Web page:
From scenic Prince Edward Island to pristine Lake Louise, sitting deep within the northern Rocky Mountains, Canada offers a multitude of beautiful and airplane-friendly places to visit. Crossing the border is straightforward and our northern neighbors welcome visitors from the United States. Summer is the perfect time to visit and escape the heat and humidity in many parts of the Lower 48.
Here is the basic information you need to know. More complete details are available online.
Preparing to depart
The pilot in command must have a current passport, medical certificate, restricted radiotelephone operators permit, and a pilot certificate with an English proficient endorsement. Passengers also will need passports. If you are carrying a child with only one parent, bring a notarized statement of approval from the absent parent stating the dates of the trip.
Your aircraft needs a standard airworthiness certificate, a permanent registration certificate (no temporary certificates), a radio station license, operating limitations and weight and balance information, an ID date plate, a transponder with Mode C or a TSA waiver if the aircraft is not so equipped, either a 121.5 or a 406 MHz ELT, current charts, and insurance for flight into Canada. If fuel tanks are installed in the baggage or passenger compartments, you must have Form 337 on board.
Private aircraft must be covered with liability insurance and proof of coverage must be carried onboard. AOPA Insurance Services provides coverage; you can contact them at 800/622-AOPA (2672) or email firstname.lastname@example.org for more information. The amount and types of coverage are based on the aircraft’s gross takeoff weight and are listed online.
Customs and Borders Protection requires an annual user fee decal ($27.50) – allow a few weeks for delivery. You can buy decals online. For decal questions, call CBP at (317)-298-1245 or send an email to email@example.com. You’ll also need to file an eAPIS (CBP’s Electronic Advance Passenger Information System) passenger manifest with CBP when departing from and arriving back in the U.S. Manifests must be filed at least one hour before departing from or arriving in the United States, but pilots can file as far in advance as they wish, giving the option to provide information for the return trip via the Internet before leaving home.
Certain rifles and shotguns for sport, competition, or survival and ammunition are permitted in Canada, but be sure you declare them when going through customs. An advance permit is required from Canadian authorities for certain restricted firearms.
Entry into Canada
Pilots are required to provide advance notification to CBSA by calling 1-888/CAN-PASS (226-7277). You must provide notification no less than two (2) hours but no more than 48 hours prior to your arrival. A filed and activated flight plan is required for border crossing, and your first landing in Canada must be at an airport of entry. You will be required to provide the customs office with information about yourself, passengers, and your flight. After arrival at your airport of entry, if there is no customs officer present, immediately contact the Canadian CANPASS office again at the same number and receive an arrival report number or be advised to wait for a customs inspection.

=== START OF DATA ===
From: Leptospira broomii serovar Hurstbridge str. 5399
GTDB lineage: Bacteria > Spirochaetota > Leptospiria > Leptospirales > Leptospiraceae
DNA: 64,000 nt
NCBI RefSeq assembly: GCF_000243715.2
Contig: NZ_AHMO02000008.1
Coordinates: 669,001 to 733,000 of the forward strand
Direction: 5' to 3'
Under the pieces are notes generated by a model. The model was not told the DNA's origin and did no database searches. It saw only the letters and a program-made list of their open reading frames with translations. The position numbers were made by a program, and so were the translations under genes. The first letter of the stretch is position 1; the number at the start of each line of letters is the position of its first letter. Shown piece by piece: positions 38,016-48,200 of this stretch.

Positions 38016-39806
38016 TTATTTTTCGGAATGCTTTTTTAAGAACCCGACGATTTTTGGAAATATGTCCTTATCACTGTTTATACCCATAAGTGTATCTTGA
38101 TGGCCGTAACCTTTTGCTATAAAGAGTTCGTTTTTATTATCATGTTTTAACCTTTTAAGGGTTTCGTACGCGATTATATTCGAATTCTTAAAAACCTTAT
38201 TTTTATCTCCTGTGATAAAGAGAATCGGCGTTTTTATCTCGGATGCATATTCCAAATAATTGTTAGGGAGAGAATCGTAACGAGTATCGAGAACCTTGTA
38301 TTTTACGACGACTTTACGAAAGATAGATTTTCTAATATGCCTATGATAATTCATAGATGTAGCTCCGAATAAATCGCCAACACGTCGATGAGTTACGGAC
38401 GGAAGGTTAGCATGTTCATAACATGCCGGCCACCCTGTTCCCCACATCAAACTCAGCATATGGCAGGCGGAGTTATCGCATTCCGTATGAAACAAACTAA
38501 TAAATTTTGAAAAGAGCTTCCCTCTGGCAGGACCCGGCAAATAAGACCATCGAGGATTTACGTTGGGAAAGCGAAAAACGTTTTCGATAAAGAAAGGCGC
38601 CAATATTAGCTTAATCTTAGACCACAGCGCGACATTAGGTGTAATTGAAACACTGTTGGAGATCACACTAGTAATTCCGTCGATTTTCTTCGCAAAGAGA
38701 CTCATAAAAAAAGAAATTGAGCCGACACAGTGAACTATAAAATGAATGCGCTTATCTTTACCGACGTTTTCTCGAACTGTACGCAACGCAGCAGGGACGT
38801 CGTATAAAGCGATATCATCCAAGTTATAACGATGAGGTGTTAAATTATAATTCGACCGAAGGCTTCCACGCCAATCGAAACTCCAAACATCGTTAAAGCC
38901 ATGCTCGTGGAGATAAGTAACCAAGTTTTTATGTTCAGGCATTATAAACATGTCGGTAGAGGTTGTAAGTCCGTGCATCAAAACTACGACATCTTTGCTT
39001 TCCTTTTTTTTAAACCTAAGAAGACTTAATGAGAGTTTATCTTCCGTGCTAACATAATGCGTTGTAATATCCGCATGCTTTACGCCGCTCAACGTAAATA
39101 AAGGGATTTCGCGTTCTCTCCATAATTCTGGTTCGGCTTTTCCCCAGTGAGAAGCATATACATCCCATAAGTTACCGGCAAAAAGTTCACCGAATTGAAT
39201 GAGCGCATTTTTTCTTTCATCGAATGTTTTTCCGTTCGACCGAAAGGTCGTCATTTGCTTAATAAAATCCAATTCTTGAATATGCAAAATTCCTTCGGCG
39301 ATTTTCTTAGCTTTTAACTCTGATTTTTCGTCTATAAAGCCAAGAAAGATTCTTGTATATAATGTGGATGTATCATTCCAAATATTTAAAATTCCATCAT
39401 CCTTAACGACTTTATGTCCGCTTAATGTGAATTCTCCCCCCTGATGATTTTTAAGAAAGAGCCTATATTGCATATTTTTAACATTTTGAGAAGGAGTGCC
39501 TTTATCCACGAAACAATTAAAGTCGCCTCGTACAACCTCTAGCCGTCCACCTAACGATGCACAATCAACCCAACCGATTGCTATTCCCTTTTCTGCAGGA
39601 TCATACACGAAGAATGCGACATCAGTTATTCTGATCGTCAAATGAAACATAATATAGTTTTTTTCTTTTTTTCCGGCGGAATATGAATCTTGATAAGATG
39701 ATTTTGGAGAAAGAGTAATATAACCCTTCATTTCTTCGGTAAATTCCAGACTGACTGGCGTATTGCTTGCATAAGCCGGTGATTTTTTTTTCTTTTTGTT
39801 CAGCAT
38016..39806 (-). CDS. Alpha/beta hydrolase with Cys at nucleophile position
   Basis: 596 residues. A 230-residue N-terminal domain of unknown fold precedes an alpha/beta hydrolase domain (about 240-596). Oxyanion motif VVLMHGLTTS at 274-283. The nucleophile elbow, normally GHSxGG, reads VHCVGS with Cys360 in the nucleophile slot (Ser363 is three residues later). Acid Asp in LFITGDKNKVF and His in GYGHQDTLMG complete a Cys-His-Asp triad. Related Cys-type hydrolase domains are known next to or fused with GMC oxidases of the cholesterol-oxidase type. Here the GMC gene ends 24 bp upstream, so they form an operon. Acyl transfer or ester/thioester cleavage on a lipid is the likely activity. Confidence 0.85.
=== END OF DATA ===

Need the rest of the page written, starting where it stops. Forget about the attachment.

Thanks to an agreement between the FAA and Transport Canada, flying an experimental aircraft into Canada is now easier than ever. All that is needed is the document Standardized Validation of a Special Airworthiness Certificate—Experimental, for the Purpose of Operating a United States-Registered Amateur-Built Aircraft in Canadian Airspace which details the restrictions (minor in nature) applicable in Canadian airspace. Download the form and carry it with the aircraft at all times in Canada.
Flight Operations in Canada
To access weather information and file flight plans while flying in Canada, contact Canadian Flight Service by calling 866/WX-BRIEF (992-7433). This telephone number can only be used within the borders of Canada. More specific flight services and local weather advisories can be obtained by contacting the individual Flight Information Centres within each Canadian province.
For remote areas, take tie-down equipment with you and have your ADF or GPS in good working order. Slot reservations are required for Toronto Pearson International Airport for VFR and IFR aircraft. A Mode C transponder is required when flying into any terminal control area and Class C airspace in Canada. Mode C transponders are also required in some Class D and E airspace, normally associated with some terminal areas and some control zones. The terminal charts (VTAs) and the Canada Flight Supplement provide the details.
Questions? Give AOPA a call. The aviation specialists in AOPA’s Pilot Information Center are here to talk with you Monday through Friday, 8:30 a.m. to 6:00 p.m. Eastern Time, 800-USA-AOPA (872-2672). Or email firstname.lastname@example.org.